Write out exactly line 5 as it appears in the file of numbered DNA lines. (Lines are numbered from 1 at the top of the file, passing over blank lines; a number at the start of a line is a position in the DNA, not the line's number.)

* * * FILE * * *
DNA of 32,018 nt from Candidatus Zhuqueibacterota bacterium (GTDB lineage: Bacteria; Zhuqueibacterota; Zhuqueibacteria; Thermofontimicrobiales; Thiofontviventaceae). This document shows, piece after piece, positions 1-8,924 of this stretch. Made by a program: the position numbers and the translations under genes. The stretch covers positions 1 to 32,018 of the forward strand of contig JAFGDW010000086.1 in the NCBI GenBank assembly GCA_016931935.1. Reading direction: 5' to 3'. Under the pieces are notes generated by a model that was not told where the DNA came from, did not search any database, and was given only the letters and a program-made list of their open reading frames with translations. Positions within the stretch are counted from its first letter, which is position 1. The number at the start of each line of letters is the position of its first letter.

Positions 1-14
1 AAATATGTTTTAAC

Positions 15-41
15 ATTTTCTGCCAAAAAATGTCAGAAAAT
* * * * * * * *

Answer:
15 ATTTTCTGCCAAAAAATGTCAGAAAAT